Baltimore’s primary newspaper, The Baltimore Sun, recently cut its daily comics section by four strips, effective this week. A few weeks ago, the paper offered an online survey in order to get the people’s judgment on the published strips. There were some thousand-plus responses, the paper reports. Presumably the survey results decided, or helped decide, the cuts.
Three of the strips cut I am happy to see go. They’re old storyline-type titles that were undoubtedly good examples of the strip form at one time, but that are now long since degenerated, in different ways, to an appalling state in both the writing and the drawing. (Other titles, among those retained, certainly could have been cut by the same reasoning. Not that I know what reasoning was applied, in fact, in making the cuts.)
But the editors didn’t cut from the bottom without also cutting from the top, taking away what I regard as one of the strips most to be prized — perhaps, I would even say, the best thing I know of being created for the comics pages today.
Here’s my brief response on the cut, emailed to the editors a little while ago:
You dumped some of the worst, strips that had declined years ago to an embarrassingly low level of staleness, or even simply to mere amateurishness. I applaud that.
But you also got rid of one of the very best! Bill Griffith’s Zippy is constantly fresh, constantly a reader’s intrigue & delight, constantly alive & engaging as graphic form — and all in spite of the severe limits the newspapers place on the comic strip format today. You ought to have held on to Zippy regardless of the poll results, simply because it is one of the enduring standards of artistic effort and meaningfulness for the comic strip genre in our time. [That sounds a little overblown, I know. How much cultural value do we really want to attribute to the funny pages, after all? But I meant it.]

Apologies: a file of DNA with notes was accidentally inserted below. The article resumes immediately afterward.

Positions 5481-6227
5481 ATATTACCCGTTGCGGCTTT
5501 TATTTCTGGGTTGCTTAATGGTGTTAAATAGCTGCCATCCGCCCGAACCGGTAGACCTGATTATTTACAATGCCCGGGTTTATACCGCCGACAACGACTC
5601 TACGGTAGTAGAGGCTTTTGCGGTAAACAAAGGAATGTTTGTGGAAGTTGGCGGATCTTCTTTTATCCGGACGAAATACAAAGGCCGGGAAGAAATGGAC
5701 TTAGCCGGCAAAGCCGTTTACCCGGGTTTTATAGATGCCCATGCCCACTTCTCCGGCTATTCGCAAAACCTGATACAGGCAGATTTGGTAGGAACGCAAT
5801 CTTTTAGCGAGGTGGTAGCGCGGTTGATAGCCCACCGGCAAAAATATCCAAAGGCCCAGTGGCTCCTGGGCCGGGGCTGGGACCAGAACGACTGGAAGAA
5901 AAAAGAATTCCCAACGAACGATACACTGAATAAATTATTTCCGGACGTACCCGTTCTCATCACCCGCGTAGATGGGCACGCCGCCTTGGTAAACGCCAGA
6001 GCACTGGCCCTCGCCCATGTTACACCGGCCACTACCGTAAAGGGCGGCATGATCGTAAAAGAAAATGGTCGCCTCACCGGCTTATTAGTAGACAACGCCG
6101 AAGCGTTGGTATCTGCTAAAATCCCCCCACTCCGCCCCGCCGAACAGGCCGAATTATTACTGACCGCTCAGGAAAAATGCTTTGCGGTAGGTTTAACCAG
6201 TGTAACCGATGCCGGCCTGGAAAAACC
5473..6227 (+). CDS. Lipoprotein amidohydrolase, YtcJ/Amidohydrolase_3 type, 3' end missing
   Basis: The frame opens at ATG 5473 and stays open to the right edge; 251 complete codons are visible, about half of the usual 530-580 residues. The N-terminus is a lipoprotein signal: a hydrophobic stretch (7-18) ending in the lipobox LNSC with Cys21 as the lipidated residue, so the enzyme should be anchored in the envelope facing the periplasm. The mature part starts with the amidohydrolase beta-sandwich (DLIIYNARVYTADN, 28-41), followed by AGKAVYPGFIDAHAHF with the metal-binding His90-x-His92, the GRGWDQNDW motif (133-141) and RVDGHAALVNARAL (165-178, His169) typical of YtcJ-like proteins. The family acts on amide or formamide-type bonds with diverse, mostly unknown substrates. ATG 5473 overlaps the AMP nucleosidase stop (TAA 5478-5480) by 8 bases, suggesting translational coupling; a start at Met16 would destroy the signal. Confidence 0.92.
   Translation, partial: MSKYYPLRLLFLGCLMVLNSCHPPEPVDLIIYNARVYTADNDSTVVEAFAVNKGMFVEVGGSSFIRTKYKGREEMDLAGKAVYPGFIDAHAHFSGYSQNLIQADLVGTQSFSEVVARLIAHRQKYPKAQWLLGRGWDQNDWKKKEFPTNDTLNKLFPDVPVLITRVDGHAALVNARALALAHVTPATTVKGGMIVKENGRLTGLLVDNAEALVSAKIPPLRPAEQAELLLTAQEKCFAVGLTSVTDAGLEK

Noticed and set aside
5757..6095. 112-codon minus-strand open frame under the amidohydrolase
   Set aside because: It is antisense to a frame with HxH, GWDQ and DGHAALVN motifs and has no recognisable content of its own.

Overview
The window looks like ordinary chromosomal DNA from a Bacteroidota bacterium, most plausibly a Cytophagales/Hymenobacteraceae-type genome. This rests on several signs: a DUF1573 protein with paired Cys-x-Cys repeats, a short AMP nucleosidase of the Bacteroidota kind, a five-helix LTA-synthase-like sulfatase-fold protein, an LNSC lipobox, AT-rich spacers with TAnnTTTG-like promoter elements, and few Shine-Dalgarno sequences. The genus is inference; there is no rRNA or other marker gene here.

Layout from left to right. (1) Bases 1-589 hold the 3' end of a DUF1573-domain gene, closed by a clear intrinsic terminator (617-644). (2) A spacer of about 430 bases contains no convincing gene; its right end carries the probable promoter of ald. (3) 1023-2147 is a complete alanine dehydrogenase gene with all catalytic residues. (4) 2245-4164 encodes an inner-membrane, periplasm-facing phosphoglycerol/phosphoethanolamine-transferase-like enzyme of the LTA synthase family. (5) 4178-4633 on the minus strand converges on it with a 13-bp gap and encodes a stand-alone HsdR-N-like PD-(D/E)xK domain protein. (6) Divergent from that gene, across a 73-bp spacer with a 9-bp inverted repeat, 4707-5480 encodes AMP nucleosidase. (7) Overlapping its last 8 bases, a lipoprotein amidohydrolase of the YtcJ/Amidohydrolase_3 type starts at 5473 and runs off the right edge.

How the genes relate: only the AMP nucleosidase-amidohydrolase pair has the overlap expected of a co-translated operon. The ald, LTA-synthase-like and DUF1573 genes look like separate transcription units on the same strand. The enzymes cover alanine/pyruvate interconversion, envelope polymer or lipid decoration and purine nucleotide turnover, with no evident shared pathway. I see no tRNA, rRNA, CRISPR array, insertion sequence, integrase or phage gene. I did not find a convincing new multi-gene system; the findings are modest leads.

Sure, I can still get the strip online, and I will. But it meant a lot to me that my city’s paper was an outlet for Griffith’s work. A comic strip is made for the newspaper, after all. And publishing Zippy seemed to me to be a way that The Sun said to its readers that despite market pressures it would seek to remain a reader’s newspaper.
Please consider finding some way to re-instate Zippy. Thank you.
(Complete coincidence, by the way, that the last post’s title is a phrase that comes to us from the Pinhead.)